Summer student experience included advocacy for LGBTQI+

When Alannah Safnuk was researching law firms for her summer student experience, one of her goals was to find a firm that would allow her to pursue two important areas of interest — privacy and public interest advocacy. With a background in the technology sector prior to law school, she was interested in Osler because of its leading privacy practice, but what also caught her eye was the firm’s Summer Public Interest Advocacy Program (SPIAP).

Students participating in the SPIAP spend the first part of their summer working at Osler and the latter half (usually four-to-six weeks) at a firm-sponsored public interest group or other entity involved in advocating for issues affecting women, racialized groups, the LGBT community, or other diverse groups.

Alannah’s interest in public interest advocacy work goes back to her early volunteer work and employment as a student, having been involved with various LGBTQI+ advocacy groups, including LGBTOUT, Canada’s oldest LGBTQI+ student organization. She also volunteered with the Barbra Schlifer Commemorative Clinic for nine months in 2019-2020 and is an ongoing volunteer with Fighting Blindness Canada.

“As I move forward in my education and career, I want to continue to engage in public interest work, which made the SPIAP an ideal opportunity,” she says.

Alannah discovered the SPIAP on Osler’s website while researching the firm in the lead-up to the 2L recruit. It was during the in-firm process that she spoke with Steven Cline, Osler’s Career Development Officer and Sonja Pavic, a litigation associate at the firm who had also participated in the program.

“I learned that the SPIAP provides students with the flexibility to choose an organization of interest. I chose to reach out to Rainbow Railroad, whose work I had first read about through Pro Bono Students Canada and the Intake Project,” she says.

Rainbow Railroad is a global, not-for-profit organization that helps LGBTQI+ people escape state-sponsored violence. Every year, Rainbow Railroad receives over 3,000 requests for help. The organization provides safety in multiple ways, including emergency travel, direct support of LGBTQI+ partner organizations, and access to lifesaving resources (e.g., accommodation, medical care, etc.).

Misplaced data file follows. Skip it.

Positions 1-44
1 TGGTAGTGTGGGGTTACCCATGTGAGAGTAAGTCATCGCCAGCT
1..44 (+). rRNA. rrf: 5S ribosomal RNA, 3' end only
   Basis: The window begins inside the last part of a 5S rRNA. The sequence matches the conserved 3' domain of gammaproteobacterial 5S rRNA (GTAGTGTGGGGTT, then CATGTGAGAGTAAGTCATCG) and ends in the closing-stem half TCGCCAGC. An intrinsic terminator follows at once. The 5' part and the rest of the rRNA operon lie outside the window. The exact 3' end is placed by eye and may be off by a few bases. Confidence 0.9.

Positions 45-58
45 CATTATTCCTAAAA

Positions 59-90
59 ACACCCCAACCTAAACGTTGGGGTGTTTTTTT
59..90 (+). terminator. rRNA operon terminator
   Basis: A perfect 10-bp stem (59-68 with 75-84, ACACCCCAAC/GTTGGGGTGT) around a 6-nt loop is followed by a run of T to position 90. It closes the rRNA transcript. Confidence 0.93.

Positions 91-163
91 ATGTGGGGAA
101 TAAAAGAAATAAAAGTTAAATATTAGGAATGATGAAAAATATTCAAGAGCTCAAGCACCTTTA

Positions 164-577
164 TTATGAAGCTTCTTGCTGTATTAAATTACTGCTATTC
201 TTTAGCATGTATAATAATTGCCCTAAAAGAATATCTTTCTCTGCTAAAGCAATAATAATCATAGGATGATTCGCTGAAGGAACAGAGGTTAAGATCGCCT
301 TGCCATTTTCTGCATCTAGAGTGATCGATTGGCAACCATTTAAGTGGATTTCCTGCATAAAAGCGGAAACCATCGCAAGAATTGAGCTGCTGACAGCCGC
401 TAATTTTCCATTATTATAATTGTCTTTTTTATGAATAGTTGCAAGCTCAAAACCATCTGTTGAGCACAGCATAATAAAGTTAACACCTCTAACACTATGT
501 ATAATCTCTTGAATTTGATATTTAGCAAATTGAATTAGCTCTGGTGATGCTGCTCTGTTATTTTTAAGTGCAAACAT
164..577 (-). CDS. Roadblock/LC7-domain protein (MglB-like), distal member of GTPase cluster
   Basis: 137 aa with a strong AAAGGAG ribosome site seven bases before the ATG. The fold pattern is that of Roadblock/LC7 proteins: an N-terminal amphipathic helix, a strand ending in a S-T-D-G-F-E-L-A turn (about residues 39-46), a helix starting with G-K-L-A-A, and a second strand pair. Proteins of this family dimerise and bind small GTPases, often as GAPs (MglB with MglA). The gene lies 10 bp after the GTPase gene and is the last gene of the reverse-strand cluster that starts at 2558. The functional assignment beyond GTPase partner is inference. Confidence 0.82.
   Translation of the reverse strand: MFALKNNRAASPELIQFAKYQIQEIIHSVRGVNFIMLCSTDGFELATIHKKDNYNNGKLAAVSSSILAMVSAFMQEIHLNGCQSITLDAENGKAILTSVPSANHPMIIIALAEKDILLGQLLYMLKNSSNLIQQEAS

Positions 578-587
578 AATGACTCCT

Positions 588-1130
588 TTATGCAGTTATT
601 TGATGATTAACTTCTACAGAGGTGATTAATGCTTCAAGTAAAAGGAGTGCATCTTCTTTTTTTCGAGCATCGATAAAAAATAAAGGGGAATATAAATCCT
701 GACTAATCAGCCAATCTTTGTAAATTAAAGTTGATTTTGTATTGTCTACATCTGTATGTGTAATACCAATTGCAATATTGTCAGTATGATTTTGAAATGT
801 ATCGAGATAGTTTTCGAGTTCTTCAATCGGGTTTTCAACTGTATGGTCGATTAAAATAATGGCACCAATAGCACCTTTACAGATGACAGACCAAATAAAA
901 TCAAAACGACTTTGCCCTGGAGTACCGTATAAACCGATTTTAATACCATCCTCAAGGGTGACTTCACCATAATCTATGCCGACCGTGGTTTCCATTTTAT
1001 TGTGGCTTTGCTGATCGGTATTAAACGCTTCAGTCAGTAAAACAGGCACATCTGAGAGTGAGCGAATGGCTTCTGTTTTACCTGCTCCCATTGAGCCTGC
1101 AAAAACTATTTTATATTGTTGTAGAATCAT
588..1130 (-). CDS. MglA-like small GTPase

After completing her first few months of summer student work at Osler, primarily, although not exclusively with the Privacy and Health groups during her Commercial rotation, Alannah transitioned to working with Rainbow Railroad. Working with the organization’s executive director, Kimahli Powell, her research is focused on finding complementary pathways to safety for internally displaced persons. Specifically, she is looking into precedents from multiple countries where Rainbow Railroad operates and drafting a report which will inform the policy asks in each of those countries.

While her experience, like most summer students, has been working virtually, she says it has been very rewarding.

“Kimahli has been fantastic. He has provided an overall sense of Rainbow Railroad’s operations and his role within the organization. Our work this summer aims to assist Rainbow Railroad in advocating for more immediate pathways to safety for LGBTQI+ persons at risk. Since my arrival, I have also had the opportunity to meet other members of the organization who have further expanded on Rainbow Railroad’s casework experience. These conversations have helped to inform my research,” she says.

“To identify and analyze precedents, I first needed to understand existing refugee systems and rules of asylum. There are changes happening in real time, and I am continually building on my knowledge. It is a deeply interesting and valuable learning curve.”

The report she is writing will serve as a starting place for the organization to draft a white paper or engage in discussions with select governments.

“The SPIAP offers an invaluable opportunity for students to do meaningful work alongside an organization or entity whose mission resonates for them. I would strongly encourage incoming summer students to take up this opportunity, to use their growing knowledge and skillset, and to be a part of that mission.”

“This program has shown me that Osler provides tangible opportunities for its people to engage in public interest work – it was very important to me to see that. I hope to maintain my relationship with Rainbow Railroad and to see how the work that we started this summer progresses over time.”

Osler is delighted that Alannah will return to Osler next August to complete her articles.